For years the three four-story brownstone houses at Nos. 59 through 63 East 54th Street had been in the same families. In October 1922 Edward Oliver Balzer purchased the old Boles house, No. 61, “for occupancy.” In doing so he caused a wrinkle in the plans of Frederick F. French.
The Record and Guide reported on October that “a builder” reportedly had his eyes on all three “fine dwellings.” He had already obtained No. 59 from Mrs. Nannie H. Olyphant for $85,000 (about $1.2 million today) and No. 63 from Mrs. Charles E. Miller. Now the publication noted “It is learned that Mr. Balzer…is negotiating with the builder for a resale.”
No matter how fine the vintage, high-stooped brownstone homes had been; they were decidedly out of date in 1922. And modern apartments had replaced private homes as fashionable living in the 54th Street neighborhood between Madison and Park Avenues.
|The completed building (at right) replaced three houses identical to those still standing in this 1938 photo by P. L. Sperr. from the collection of the New York Public Library|
Fred F. French obtained the third property and his nine-story replacement building was completed in February 1923. The Fred F. French Co. Apartment most often acted as both developer and architect. Buildings by the firm often appeared in quaint neo-Tudor half-timbering at the time. But Nos. 59-63 East 54th Street was a modern mix of Renaissance and Elizabethan faced in red brick and trimmed in limestone. Stone quoins ran up the sides of the unpretentious façade and framed the central windows. Carved balconettes at the fourth floor anticipated the geometric Art Deco influence to come.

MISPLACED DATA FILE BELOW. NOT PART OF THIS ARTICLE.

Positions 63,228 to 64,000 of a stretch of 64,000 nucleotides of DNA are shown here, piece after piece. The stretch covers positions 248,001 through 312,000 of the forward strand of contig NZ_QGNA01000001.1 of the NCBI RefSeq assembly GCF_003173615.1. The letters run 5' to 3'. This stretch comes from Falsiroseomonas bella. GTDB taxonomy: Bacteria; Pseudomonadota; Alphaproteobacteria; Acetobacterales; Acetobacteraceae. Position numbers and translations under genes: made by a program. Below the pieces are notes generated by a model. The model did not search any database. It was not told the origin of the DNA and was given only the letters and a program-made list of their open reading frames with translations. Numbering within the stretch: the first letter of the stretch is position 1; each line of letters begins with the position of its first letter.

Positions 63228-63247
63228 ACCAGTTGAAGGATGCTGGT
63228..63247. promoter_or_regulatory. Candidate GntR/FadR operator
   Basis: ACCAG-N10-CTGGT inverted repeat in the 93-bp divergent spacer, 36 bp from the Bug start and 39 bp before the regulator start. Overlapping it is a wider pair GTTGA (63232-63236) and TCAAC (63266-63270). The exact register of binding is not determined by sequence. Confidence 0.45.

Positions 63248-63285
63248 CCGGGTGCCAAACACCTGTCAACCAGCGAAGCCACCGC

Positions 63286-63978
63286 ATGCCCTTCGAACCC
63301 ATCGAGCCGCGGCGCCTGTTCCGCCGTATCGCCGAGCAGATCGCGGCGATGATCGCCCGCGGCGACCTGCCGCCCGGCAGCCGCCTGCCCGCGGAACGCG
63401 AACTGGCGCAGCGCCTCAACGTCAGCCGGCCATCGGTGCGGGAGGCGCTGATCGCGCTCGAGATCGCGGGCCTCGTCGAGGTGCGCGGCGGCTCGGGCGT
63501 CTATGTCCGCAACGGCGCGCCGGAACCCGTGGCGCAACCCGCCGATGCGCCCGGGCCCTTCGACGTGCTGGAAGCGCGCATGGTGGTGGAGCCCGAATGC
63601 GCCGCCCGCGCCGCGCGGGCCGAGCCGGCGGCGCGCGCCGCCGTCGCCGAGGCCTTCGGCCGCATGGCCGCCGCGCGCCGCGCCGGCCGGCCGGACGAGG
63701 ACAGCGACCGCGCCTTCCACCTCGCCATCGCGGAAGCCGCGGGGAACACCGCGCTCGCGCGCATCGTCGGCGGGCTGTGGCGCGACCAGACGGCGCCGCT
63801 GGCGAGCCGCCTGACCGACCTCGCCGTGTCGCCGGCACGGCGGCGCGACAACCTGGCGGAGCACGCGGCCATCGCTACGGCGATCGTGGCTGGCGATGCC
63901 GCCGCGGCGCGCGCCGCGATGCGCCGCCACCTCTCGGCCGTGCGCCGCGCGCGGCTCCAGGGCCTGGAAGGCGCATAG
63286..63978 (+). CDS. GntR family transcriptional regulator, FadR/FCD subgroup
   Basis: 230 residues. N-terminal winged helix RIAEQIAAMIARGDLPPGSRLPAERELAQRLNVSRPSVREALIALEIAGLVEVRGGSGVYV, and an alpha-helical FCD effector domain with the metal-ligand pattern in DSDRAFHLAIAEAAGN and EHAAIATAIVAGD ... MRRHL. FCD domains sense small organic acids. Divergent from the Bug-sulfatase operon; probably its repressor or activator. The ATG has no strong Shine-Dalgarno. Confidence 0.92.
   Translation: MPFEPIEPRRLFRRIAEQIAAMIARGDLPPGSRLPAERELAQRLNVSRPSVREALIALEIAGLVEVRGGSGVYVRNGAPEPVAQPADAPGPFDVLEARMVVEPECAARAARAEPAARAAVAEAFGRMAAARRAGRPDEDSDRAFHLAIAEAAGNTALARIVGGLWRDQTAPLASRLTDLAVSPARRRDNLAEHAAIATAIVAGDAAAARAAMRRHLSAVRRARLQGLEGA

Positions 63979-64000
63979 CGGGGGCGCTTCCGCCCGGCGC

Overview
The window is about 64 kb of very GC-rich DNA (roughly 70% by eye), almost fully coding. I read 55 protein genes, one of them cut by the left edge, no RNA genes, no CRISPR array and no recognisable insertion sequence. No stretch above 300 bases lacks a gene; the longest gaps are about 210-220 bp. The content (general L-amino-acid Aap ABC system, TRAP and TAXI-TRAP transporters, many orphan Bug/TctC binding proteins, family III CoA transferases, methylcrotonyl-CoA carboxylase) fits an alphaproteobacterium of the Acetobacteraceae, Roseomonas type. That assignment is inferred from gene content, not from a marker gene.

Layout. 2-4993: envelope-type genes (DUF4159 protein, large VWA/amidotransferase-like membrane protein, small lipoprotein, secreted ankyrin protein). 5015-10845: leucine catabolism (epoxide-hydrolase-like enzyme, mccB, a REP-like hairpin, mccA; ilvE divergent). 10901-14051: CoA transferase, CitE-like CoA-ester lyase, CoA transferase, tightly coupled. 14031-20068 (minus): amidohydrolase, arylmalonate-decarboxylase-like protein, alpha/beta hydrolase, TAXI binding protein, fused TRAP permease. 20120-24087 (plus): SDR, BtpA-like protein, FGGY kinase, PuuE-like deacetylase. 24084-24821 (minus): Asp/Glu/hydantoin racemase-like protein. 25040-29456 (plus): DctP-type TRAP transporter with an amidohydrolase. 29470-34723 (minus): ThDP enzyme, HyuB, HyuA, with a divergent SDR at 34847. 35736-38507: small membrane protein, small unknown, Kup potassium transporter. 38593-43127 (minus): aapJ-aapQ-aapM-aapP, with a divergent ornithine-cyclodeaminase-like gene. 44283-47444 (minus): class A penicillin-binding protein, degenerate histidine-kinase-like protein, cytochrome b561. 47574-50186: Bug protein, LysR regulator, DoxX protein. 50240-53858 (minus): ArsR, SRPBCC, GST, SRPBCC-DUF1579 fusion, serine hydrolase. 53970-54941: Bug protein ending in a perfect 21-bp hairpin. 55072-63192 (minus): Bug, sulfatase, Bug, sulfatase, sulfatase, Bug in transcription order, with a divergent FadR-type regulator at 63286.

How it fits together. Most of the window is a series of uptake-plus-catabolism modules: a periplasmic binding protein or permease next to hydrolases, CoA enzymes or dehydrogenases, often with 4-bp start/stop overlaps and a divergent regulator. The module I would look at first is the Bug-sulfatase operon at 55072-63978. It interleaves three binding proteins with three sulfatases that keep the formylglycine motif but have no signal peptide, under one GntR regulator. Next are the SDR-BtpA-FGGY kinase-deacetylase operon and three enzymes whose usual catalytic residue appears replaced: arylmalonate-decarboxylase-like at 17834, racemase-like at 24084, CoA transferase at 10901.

|The middle two balconettes have been lost. In 1959 storefronts were carved into street level.|
The new building attracted moneyed residents. Retired bachelor Arthur Thomson was among the first. The former broker was 79 years old when the building was completed and was among the oldest members of the exclusive Union Club.
Charles Reed and his wife took an apartment here. Their movements between their summer home in Tuxedo Park and the city were closely followed by society pages in the early 1930s.
Another wealthy resident at the time was Thomas C. Eastman, member of Eastman, Dillon & Co., investment bankers. His summer estate was on Long Island’s Gold Coast. Undisturbed by the gloom of the Great Depression, on June 30, 1933 he gave a supper dance for “about 200 members of the Summer colonies of the north shore,” as described by The New York Times. Among the guests were some of the most impressive names in society, including the Cornelius Vanderbilt Whitneys, Mrs. William Randolph Hearst, the W. Goadby Loews and Mr. and Mrs. Whitney Kernochan.
Following the death of George A. Skinner on December 21, 1935, his widow Rebacca (known as Peggy), moved into the 54th Street building. Skinner had co-founded Educational Pictures, Inc. in 1914 as a distributor of short educational and entertainment films. But by the 1920s the firm turned to comedies; becoming the major independent distributor of short subject films. By the time of Skinner’s death, it was producing comedy films with motion picture greats like Buster Keaton.
Peggy Skinner had enjoyed the life of the wife of a motion picture executive. But now she was faced with “financial reverses.” In January 1938 she sublet her apartment and moved into the Prince George Hotel at No. 14 East 28th Street. The once elegant hotel was now mainly occupied by tourists.